In Tayo & Ors (Trustees of Manchester New Moston Congregation of Jehovah’s Witnesses) v Charity Commission for England and Wales  UKUT 134 (TCC), the trustees of Manchester New Moston Congregation of Jehovah’s Witnesses lost their appeal against the First Tier Tribunal’s refusal in 2015 – which we noted at the time – to review the Charity Commission’s decision to open a statutory inquiry into the charity under s 46 Charities Act 2011.
The Commission had become initially involved when, in 2012, it was informed that a former trustee, Mr Jonathan Rose, was awaiting trial for sexual offences. In October 2013, Rose was convicted of sexual offences against children – who, at the time of the offences some ten years previously, had been associated with the New Moston Congregation – and sentenced to nine months in prison. In November 2013, however, it came to light that it had been alleged during Rose’s trial that the New Moston Congregation’s elders had been aware of similar complaints about him in 1995 that had not been disclosed to the Commission during the original operational case. Moreover, following Rose’s release from prison in 2014, the Commission heard that he had been accepted back into the Congregation and that there had been a “disfellowshipping hearing” which his victims – now adults – had been forced to attend and answer questions (including from Rose himself). The Commission was informed that the hearing’s purpose was to allow the elders/charity trustees to decide whether Rose could remain a member of the Congregation . As a result, the Commission opened a second operational case in December 2013.
As part of its investigations, the Commission had issued a separate Production Order requiring the Watch Tower Bible & Tract Society to disclose certain documents. The charity sought judical review of the decision to initiate the inquiry and the order for production of documents. As we noted at the time, in Watch Tower Bible & Tract Society of Britain & Ors v The Charity Commission  EWCA Civ 154 the Court of Appeal held that the Society might apply for judicial review of the Commission’s Production Order but refused to quash the Inquiry Decision. After the Commission had “obtained additional information from the charity and other sources” it withdrew the Production Order and the Watch Tower Bible & Tract Society withdrew its application for judicial review.
However, the New Moston Congregation persisted in its appeal against the finding of the FTT, arguing inter alia that the investigation breached its Article 9 rights and that the decision to open the inquiry was discriminatiory because the Commission had investigated safeguarding at other charities without holding a full statutory inquiry.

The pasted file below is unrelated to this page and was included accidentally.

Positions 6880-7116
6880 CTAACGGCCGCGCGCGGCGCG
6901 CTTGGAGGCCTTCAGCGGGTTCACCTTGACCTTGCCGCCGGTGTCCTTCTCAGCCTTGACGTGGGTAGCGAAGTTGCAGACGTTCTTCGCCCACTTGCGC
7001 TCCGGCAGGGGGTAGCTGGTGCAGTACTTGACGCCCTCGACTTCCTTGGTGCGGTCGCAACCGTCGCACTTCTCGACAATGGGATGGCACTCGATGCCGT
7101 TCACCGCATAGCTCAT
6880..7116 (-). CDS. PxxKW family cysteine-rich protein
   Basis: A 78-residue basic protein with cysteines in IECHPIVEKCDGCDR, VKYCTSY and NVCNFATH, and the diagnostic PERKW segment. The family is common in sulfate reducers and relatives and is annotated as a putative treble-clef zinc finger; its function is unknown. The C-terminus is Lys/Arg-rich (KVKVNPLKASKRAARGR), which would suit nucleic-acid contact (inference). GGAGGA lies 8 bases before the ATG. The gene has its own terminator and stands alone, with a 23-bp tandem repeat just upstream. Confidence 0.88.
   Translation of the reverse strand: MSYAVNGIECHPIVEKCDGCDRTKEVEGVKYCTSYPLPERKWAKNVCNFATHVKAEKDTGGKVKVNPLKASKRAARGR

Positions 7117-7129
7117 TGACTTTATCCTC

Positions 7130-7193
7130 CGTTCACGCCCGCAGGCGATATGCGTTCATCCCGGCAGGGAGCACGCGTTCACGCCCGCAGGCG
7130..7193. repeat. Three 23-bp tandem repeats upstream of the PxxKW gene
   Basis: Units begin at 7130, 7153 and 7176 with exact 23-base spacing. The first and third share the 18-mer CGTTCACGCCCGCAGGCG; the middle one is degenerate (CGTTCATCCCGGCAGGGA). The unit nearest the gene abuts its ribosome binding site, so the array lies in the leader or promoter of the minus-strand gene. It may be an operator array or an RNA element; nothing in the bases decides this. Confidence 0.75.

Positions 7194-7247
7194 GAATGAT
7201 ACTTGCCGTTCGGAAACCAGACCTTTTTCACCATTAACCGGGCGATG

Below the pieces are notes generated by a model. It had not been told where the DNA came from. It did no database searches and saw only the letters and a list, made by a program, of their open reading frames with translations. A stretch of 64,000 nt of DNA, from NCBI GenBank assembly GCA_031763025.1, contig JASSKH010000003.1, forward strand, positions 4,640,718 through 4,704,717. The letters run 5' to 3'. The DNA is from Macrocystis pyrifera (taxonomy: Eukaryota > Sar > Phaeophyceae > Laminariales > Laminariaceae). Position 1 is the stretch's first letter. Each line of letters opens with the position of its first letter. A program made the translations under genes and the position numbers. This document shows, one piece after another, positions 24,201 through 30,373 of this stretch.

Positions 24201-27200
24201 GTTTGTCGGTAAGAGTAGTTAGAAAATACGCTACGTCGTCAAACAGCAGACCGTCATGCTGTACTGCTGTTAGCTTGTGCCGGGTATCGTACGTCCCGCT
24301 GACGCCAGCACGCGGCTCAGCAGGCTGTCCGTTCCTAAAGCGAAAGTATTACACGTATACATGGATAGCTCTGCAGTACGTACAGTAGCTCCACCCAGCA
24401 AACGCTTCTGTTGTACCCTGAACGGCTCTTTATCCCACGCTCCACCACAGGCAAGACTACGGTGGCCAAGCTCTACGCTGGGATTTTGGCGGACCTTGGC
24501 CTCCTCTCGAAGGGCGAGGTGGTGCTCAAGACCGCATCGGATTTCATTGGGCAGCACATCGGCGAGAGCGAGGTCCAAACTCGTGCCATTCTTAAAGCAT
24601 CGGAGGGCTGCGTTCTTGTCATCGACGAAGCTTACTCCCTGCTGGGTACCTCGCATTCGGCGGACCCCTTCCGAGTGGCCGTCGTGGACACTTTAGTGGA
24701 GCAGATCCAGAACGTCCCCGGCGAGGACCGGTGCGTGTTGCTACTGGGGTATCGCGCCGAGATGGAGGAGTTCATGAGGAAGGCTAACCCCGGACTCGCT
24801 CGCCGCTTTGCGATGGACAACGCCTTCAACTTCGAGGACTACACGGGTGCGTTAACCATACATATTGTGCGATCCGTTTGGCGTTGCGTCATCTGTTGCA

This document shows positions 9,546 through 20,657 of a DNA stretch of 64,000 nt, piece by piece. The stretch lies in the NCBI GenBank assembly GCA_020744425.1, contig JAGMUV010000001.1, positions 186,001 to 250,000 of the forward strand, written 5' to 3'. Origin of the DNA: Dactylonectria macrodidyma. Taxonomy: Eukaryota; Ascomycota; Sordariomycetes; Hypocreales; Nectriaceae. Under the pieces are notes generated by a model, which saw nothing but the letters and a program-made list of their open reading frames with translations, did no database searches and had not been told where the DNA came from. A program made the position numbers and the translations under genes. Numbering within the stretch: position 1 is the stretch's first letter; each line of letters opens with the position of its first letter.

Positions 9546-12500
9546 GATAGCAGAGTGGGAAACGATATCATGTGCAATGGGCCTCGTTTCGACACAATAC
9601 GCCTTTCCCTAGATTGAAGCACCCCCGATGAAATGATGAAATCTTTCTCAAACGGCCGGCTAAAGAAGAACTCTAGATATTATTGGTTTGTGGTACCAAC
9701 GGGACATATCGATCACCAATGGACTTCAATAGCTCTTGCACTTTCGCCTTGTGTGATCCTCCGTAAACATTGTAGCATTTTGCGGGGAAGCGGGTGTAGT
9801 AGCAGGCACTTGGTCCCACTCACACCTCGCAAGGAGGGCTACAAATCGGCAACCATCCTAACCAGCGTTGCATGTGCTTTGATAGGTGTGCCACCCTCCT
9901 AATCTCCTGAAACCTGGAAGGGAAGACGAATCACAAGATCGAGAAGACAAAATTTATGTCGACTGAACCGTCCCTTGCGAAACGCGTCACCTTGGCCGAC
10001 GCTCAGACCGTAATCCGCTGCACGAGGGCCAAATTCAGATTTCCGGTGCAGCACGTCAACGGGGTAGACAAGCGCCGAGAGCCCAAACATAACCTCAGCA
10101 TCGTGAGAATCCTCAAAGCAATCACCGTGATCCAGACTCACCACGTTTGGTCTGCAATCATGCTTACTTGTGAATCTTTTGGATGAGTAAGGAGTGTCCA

Asplin J held that the FTT had erred in law when, at , it had
“applied the wrong legal test in relation to the operation of Article 14, or that at least, it used the wrong terminology to describe it. It is settled law that in order to bring article 14 into play it is necessary merely to be within the ‘ambit’ of another substantive right and not to have breached another right” .
However, her conclusion was that the error was not fatal to the FTT’s overall conclusion:
“the FTT was perfectly entitled to come to the decision it did both at  and  respectively based on the evidence before it. Therefore … the error of law at  is of academic interest only … On the basis of the unchallenged evidence before it, the FTT was entitled to decide that the difference in treatment was because of the conduct of the ‘dis-fellowshipping’ meeting and not religious beliefs .
Equally.., the FTT was entitled to come to the conclusions set out in  based on the facts before it and it cannot be said that it erred in law in doing so. The FTT was entitled to decide on the evidence that the Charity was unable to show a factually similar case in which an inquiry had not been opened … none of the other cases shared the fact that a person convicted of sex offences against children had been permitted to question his victims in an apparently intrusive way. In my judgment, therefore, the FTT did not err in law in finding that there was no discrimination… 
Furthermore, in the light of the permissible finding that there was no interference with article 9 rights and no direct discrimination, it was not necessary to consider whether the conduct could be justified .
In conclusion therefore, in my judgment, the FTT did not err in law in its conclusions at  and  and therefore, the error at  is of no practical consequence. It was entitled to decide that there was no direct discrimination on the grounds of religion, the inquiry having been opened on the basis of unusual and distinctive factual reasons … and that there were no other comparable cases from which to infer discrimination on the grounds of religious beliefs” .